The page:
When the final outgoing call came from the cellphone of a Toronto woman who vanished five years ago, her accused killers' phones pinged off cell towers nearby, court heard Thursday.
The prosecution in the first-degree murder trial of Dellen Millard and Mark Smich in the presumed death of Laura Babcock methodically walked two witnesses through a trove of cellphone tower location data for all three phones during the summer of 2012.
The records show Babcock's phone arriving at a cell tower near Kipling subway station in the early evening of July 3, 2012. Around the same time, Millard's phone connected with the same cell tower.
The pair of phones moved to a tower near Millard's home on Toronto's western edge where Smich's phone connected with a nearby tower, according to data from a police analyst.
Millard, 32, of Toronto, and Smich, 30 of Oakville, Ont., have pleaded not guilty in the presumed death of Babcock, whose body has not been found.
The Crown contends Babcock was killed at Millard's home because she was the odd woman out in a love triangle with Millard and his girlfriend.
Court has heard that Millard was sleeping with several women at the time of Babcock's disappearance and didn't care much about the animosity between Babcock and his girlfriend.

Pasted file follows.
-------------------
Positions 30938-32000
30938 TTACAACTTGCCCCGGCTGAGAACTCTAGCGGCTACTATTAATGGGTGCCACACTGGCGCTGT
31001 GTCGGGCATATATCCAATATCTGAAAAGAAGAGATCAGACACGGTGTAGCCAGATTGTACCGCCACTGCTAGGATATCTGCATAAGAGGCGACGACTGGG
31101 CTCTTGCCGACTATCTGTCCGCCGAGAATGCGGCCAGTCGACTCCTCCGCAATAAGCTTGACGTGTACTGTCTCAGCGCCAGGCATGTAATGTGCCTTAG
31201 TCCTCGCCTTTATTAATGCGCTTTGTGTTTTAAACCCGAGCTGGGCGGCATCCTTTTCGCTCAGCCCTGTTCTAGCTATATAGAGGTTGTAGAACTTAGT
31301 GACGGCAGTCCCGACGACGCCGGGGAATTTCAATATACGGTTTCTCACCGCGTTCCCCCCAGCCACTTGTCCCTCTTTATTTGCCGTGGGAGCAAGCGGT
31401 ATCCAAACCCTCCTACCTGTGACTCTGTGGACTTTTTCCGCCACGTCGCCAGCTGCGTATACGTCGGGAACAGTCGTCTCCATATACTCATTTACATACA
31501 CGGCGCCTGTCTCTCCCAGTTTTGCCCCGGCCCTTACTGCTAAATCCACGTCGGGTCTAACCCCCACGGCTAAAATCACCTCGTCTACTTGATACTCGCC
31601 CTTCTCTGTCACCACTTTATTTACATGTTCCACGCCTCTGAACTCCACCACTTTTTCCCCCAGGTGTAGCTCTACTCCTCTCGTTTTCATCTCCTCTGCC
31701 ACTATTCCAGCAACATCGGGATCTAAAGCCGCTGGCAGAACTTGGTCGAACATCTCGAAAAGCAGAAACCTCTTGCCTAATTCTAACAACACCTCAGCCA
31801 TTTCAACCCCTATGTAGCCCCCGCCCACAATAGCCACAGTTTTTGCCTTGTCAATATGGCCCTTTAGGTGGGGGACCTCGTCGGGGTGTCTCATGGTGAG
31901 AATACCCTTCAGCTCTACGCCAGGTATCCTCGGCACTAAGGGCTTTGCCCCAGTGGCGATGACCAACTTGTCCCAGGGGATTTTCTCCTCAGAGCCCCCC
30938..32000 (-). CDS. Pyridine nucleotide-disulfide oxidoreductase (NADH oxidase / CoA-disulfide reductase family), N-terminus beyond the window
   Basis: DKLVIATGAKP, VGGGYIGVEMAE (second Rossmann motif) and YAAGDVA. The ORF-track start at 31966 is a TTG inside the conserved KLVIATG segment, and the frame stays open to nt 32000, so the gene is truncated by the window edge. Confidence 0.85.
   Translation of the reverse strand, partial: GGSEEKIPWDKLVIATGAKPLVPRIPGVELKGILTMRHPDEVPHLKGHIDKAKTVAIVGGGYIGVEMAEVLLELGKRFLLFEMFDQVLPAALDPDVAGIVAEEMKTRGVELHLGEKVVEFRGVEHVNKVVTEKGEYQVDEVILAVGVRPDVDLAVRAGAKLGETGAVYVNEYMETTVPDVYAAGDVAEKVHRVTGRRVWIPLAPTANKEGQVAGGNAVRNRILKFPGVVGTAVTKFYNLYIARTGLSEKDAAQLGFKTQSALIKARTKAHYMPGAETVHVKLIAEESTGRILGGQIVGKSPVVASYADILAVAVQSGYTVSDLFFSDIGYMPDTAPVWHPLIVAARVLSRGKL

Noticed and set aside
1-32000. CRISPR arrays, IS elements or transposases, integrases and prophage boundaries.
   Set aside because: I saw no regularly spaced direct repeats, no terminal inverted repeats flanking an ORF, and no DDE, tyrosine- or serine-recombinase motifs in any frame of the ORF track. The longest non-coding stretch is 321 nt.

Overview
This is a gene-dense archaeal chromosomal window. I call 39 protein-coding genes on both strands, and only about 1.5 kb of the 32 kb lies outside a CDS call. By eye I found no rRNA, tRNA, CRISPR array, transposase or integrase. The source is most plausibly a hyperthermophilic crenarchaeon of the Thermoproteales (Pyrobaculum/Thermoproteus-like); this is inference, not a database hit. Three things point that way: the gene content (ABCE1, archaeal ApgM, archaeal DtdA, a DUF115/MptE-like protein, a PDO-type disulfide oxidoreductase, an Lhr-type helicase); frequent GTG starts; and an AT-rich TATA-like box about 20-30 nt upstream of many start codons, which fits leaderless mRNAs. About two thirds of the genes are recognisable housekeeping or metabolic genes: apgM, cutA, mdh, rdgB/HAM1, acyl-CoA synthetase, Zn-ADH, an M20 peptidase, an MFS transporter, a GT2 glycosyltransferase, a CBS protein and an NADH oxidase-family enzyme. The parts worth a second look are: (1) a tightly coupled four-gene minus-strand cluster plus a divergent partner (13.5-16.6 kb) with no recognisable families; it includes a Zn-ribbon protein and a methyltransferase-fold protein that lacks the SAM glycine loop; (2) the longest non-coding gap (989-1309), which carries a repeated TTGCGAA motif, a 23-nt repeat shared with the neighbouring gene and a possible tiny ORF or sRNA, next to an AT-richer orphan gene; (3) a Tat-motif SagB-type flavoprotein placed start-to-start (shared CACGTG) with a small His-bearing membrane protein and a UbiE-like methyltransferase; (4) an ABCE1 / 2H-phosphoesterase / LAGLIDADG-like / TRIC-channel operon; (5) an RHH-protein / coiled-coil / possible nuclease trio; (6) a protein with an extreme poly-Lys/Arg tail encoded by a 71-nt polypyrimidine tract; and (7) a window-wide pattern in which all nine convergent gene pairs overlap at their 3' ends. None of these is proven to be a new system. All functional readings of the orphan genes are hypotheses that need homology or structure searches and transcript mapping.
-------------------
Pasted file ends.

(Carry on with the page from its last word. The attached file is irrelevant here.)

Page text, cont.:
The final outgoing call from Babcock's phone came at 7:03 p.m. on July 3, 2012, according to testimony from Danielle Fortier, who works with Rogers Communications.
There have been no outgoing texts sent from her phone since, she said.
Her final call was "consistent with someone calling voicemail and putting in a password," Fortier said. She noted the numbers 2-2-2 were pressed on that call, which lasted 60 seconds.
That call connected with a cell tower in Toronto's west end, 450 metres from Millard's home.
The jury then watched the movements of three phones -- Millard's, Smich's and Babcock's -- in animations created by Nicole Rebelo, an intelligence analyst with Toronto police.
She compiled cellphone data provided by various phone companies, including Rogers, where Babcock had a phone registered in her mother's name.
"I took the electronic version of all three phones, sorted it by day and time and imported that into software and created a series of mapping motions," Rebelo told court.
Shortly after midnight on July 4, 2012, the phones began to move. They started at a tower near Millard's home before all three moved westbound.
The data showed Millard's phone moving westbound, eventually pinging off towers near his farm in North Dumfries and his business, an aviation company based at the Region of Waterloo International Airport. Then his phone headed back to Toronto.
Smich's phone moved westbound, eventually pinging off towers near his home in Oakville, Ont.
Babcock's phone moved west, but stopped in the middle of Mississauga, Ont.
The Crown alleges the pair killed Babcock on July 3 or 4 at Millard's home and burned her body in a large incinerator that was later found on Millard's farm.